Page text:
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used in The Aeneid

7 uses
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the immediate descendants of a person
  • You promis'd once, a progeny divine Of Romans, rising from the Trojan line, In after times should hold the world in awe, And to the land and ocean give the law.
    Book 1 (30% in)
  • The fifty nuptial beds (such hopes had he, So large a promise, of a progeny), The posts, of plated gold, and hung with spoils, Fell the reward of the proud victor's toils.
    Book 2 (63% in)
  • There too, in living sculpture, might be seen The mad affection of the Cretan queen; Then how she cheats her bellowing lover's eye; The rushing leap, the doubtful progeny, The lower part a beast, a man above, The monument of their polluted love.
    Book 6 (3% in)
  • Thus having said, the father spirit leads The priestess and his son thro' swarms of shades, And takes a rising ground, from thence to see The long procession of his progeny.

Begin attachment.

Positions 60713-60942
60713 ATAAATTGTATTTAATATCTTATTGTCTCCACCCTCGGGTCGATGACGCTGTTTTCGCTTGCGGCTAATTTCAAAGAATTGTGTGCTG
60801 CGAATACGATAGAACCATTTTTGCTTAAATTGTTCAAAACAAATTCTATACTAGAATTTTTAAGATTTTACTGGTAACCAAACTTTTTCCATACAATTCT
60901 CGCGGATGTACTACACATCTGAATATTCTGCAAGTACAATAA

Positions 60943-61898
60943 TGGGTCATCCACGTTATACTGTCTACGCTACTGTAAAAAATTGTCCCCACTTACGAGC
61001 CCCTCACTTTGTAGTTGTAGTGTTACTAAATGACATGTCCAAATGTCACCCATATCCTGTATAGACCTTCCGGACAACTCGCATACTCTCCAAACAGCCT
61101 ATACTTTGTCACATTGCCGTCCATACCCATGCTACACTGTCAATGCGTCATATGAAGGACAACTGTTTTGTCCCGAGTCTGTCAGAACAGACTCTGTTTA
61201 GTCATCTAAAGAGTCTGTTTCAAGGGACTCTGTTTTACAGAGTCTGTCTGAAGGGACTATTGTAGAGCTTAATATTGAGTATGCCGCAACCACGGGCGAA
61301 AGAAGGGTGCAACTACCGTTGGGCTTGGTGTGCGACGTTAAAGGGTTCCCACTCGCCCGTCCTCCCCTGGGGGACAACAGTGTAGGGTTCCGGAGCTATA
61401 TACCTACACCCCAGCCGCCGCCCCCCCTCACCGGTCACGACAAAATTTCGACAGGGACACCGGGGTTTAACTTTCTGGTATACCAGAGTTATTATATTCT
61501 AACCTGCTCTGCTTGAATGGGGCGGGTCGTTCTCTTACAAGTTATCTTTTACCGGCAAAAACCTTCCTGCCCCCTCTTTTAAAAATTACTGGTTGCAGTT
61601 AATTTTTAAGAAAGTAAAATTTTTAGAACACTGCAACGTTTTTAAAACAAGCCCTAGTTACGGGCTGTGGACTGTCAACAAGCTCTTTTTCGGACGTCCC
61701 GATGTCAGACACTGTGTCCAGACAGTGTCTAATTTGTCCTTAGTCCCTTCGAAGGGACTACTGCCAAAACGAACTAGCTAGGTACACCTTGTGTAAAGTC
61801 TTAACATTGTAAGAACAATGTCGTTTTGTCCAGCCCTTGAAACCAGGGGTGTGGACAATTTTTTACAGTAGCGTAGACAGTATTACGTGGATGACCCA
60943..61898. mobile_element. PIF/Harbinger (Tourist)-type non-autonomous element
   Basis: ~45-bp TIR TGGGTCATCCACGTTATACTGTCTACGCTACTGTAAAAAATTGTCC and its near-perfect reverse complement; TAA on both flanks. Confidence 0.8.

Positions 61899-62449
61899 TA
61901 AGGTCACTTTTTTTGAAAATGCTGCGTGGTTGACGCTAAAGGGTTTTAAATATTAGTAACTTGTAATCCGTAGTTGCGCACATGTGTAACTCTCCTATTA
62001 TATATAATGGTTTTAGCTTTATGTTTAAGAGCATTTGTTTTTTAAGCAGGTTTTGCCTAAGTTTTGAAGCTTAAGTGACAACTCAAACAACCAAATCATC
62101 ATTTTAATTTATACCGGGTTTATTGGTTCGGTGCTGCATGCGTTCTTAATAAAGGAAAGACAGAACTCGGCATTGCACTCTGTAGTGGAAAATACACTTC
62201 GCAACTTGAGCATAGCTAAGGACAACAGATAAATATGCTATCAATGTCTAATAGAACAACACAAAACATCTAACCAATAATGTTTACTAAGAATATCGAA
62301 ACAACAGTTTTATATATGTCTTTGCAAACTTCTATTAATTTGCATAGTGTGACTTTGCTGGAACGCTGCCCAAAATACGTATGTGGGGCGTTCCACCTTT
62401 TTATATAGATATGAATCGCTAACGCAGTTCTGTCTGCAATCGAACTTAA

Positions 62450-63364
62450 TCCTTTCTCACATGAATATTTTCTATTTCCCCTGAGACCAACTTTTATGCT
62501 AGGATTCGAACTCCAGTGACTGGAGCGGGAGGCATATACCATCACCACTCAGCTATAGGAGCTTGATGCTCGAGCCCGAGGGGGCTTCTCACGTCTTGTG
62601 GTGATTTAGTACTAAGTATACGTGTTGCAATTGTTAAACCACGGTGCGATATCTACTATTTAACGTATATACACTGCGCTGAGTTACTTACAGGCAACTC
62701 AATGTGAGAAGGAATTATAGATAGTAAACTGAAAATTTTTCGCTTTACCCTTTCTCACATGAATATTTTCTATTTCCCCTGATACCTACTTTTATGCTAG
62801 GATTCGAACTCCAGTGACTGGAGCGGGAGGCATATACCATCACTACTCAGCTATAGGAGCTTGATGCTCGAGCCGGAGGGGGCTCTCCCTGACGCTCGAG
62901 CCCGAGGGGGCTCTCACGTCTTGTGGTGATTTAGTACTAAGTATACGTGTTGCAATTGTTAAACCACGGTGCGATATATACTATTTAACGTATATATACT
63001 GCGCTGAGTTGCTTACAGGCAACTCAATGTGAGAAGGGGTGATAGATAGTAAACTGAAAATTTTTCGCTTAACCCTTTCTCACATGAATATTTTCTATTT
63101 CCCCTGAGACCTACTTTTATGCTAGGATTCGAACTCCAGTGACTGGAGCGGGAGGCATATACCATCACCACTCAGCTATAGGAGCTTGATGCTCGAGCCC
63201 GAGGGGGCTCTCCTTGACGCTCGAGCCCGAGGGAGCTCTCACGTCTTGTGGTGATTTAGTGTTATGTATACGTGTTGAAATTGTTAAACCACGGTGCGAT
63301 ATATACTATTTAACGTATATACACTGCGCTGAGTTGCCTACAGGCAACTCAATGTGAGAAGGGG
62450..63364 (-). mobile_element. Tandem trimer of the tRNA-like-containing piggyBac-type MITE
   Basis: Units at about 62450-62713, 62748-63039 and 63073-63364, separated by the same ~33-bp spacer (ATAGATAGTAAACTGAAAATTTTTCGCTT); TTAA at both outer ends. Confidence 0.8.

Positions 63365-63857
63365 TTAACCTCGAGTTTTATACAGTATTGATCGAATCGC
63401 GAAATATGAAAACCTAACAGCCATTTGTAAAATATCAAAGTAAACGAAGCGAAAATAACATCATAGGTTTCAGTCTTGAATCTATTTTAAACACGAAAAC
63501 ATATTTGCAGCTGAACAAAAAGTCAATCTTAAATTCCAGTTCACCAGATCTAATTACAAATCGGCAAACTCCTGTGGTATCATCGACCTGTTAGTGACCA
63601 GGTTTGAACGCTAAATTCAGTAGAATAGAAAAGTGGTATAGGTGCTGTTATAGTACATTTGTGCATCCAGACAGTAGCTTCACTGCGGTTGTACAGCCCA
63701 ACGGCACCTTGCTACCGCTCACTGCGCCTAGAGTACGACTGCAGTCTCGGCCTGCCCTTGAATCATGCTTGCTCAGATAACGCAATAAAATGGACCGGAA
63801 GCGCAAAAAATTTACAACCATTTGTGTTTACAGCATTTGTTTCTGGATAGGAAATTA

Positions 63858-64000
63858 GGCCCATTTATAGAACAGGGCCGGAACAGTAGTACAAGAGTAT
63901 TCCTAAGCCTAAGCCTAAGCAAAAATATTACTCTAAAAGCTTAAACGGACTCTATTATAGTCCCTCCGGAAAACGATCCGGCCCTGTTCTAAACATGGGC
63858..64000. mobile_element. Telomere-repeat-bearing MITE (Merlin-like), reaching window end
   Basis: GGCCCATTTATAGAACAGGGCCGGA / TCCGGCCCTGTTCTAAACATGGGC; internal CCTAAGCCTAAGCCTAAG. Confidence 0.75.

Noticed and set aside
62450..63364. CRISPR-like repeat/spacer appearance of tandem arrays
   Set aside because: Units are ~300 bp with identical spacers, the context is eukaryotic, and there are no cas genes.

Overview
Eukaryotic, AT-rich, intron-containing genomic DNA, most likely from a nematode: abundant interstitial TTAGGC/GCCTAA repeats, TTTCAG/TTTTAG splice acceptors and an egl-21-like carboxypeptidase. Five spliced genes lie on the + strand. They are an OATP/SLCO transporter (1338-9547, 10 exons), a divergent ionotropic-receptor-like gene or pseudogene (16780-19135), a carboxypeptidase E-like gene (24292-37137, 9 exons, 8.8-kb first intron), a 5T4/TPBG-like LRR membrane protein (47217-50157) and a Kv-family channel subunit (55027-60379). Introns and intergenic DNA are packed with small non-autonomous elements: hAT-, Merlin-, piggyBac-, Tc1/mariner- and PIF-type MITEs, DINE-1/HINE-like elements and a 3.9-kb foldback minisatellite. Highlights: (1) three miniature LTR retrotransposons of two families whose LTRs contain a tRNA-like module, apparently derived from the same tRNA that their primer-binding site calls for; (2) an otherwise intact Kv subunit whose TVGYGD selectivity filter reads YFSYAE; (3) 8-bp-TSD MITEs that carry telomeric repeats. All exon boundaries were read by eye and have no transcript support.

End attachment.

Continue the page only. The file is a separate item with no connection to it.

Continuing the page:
Book 6 (82% in)
  • Now fix your sight, and stand intent, to see Your Roman race, and Julian progeny.
    Book 6 (86% in)
  • Yet, if with fates averse, without thy leave, The Latian lands my progeny receive, Bear they the pains of violated law, And thy protection from their aid withdraw.
    Book 10 (3% in)
  • At Magus next he threw: he stoop'd below The flying spear, and shunn'd the promis'd blow; Then, creeping, clasp'd the hero's knees, and pray'd: "By young Iulus, by thy father's shade, O spare my life, and send me back to see My longing sire, and tender progeny!
    Book 10 (56% in)

There are no more uses of "progeny" in The Aeneid.

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